A 24-year-old man pleaded guilty Friday in federal court in Montgomery, Ala. to participating in a 2009 cross burning with a former member of the Ku Klux Klan.
Thomas Windell Smith of Dothan, Ala. was charged with one count of conspiring “to injure, oppress, threaten, and intimidate African American persons in Alabama” to prevent them from enjoying “the right to occupy a dwelling free from intimidation and interference based on race,” according to court documents.
“This defendant not only committed a federal crime, but committed a contemptible action of hate,” U.S. Attorney George L. Beck Jr. said in a written statement Monday accompanying an announcement of the plea. “I hope this prosecution sends a clear message that these hateful demonstrations will not be tolerated and will be prosecuted to the fullest extent of the law.”
Prosecutors said that on May 8, 2009, Smith and Steven Joshua Dinkle, a “former Exalted Cyclops” of the Ku Klux Klan, burned a cross outside of a predominantly African-American neighborhood in Ozark, Ala.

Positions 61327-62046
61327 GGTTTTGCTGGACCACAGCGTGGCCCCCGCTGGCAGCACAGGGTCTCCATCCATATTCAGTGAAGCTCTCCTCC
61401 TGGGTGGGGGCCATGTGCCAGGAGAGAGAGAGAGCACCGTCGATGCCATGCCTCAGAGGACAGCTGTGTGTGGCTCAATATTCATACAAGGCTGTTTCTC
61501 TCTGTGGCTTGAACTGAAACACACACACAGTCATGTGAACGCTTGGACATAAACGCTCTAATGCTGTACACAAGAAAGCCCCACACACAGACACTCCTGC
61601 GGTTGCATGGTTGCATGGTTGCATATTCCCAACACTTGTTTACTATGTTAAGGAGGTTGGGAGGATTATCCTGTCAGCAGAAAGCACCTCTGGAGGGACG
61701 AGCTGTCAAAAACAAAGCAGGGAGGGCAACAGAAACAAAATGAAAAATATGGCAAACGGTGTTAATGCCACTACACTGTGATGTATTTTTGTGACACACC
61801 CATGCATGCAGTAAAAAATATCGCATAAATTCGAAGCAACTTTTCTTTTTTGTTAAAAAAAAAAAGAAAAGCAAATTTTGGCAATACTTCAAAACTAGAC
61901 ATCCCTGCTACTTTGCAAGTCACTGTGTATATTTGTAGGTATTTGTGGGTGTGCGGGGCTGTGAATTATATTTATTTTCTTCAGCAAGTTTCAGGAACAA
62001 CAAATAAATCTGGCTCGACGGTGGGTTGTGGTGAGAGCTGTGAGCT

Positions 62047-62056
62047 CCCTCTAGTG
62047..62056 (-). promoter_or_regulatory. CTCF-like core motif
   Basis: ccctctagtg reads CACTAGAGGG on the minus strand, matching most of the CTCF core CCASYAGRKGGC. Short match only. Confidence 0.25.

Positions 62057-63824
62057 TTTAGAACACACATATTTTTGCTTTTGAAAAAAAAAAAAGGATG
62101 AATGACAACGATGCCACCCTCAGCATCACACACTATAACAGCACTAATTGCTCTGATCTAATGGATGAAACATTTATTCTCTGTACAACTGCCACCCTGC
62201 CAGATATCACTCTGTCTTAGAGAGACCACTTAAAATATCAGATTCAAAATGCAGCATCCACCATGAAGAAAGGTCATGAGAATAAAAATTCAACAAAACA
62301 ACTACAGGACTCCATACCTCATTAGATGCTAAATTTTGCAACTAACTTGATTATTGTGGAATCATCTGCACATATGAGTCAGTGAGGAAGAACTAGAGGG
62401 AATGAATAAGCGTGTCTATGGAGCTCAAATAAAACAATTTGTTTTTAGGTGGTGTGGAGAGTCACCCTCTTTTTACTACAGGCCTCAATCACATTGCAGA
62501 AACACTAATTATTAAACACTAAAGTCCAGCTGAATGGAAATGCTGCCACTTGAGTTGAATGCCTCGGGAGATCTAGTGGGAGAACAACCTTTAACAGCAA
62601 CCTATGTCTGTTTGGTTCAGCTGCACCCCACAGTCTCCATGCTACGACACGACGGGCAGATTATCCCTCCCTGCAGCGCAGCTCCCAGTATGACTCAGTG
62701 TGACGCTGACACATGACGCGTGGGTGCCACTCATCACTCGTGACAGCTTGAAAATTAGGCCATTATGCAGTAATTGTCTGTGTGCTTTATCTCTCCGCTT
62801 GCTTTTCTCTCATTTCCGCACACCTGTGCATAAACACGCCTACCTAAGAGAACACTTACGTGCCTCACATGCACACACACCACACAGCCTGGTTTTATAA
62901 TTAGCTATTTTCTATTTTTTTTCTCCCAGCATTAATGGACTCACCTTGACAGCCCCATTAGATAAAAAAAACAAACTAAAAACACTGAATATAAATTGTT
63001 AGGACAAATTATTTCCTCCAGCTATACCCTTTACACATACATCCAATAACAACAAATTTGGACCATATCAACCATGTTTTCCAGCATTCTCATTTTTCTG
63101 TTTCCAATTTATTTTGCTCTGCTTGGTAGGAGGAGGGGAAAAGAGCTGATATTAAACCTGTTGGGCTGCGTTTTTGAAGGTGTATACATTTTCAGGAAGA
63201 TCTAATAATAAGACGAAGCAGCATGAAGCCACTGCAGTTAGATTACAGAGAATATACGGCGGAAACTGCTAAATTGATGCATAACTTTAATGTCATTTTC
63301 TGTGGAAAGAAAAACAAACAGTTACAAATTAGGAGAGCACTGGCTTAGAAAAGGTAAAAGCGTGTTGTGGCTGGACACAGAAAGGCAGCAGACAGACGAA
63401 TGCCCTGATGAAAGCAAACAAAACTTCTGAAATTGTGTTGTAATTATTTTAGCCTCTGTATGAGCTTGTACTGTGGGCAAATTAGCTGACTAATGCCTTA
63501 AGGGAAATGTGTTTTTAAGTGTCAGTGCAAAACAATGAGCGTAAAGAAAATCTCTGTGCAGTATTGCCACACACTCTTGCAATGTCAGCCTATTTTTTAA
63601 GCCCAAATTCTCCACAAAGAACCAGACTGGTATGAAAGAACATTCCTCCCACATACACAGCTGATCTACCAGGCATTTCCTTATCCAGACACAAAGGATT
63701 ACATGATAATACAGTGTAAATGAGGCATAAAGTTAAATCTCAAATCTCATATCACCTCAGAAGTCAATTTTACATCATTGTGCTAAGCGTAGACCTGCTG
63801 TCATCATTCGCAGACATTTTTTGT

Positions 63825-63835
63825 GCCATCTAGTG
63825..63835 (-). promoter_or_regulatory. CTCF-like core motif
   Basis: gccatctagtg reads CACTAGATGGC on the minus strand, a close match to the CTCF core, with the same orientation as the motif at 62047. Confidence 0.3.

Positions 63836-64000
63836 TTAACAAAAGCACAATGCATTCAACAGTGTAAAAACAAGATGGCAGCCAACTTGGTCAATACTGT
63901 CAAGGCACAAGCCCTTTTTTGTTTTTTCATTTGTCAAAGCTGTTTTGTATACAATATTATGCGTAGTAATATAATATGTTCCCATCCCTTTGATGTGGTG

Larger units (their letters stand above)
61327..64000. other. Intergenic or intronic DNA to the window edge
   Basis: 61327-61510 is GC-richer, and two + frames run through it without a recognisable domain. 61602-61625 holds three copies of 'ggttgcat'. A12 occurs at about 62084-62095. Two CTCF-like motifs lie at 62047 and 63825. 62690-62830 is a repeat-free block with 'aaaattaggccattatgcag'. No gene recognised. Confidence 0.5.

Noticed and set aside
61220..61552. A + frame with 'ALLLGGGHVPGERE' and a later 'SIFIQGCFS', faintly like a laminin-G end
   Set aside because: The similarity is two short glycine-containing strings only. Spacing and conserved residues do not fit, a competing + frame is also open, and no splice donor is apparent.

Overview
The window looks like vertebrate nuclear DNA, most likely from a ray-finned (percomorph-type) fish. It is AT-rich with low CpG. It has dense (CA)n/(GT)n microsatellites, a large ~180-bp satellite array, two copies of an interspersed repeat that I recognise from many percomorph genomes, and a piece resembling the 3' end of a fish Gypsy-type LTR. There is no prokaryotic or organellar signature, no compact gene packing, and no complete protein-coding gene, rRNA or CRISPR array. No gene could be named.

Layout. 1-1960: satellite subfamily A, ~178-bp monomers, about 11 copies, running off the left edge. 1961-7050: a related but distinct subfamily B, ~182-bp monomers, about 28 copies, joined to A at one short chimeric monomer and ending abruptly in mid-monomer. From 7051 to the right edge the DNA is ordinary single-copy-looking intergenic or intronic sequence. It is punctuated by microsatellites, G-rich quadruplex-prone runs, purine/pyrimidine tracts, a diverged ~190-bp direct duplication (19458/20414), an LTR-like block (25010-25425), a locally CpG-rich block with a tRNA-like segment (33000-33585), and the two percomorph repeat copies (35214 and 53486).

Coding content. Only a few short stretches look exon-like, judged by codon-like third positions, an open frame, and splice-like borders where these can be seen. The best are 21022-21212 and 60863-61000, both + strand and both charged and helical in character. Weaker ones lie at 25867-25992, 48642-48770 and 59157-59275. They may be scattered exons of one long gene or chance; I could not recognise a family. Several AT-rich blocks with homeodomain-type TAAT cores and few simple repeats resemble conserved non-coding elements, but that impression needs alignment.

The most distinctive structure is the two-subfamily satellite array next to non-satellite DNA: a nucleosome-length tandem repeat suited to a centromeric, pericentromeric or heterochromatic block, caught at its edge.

Dinkle was arrested on Nov. 27 for his alleged role in the cross burning and for allegedly attempting to obstruct the investigation. Last month, Dinkle’s mother, who prosecutors described as “the former secretary of the KKK chapter” in Ozark was also arrested and charged with committing perjury before the grand jury investigating the cross burning.
Smith faces a maximum of 10 years in prison and a fine of up to $250,000. Prosecutors said Dinkle built the cross, “encouraged” Smith to join him, and lit the cross on fire. Smith allegedly drove himself and Dinkle to the scene with the cross in his truck.
Photo shows a 1995 cross burning in Michigan.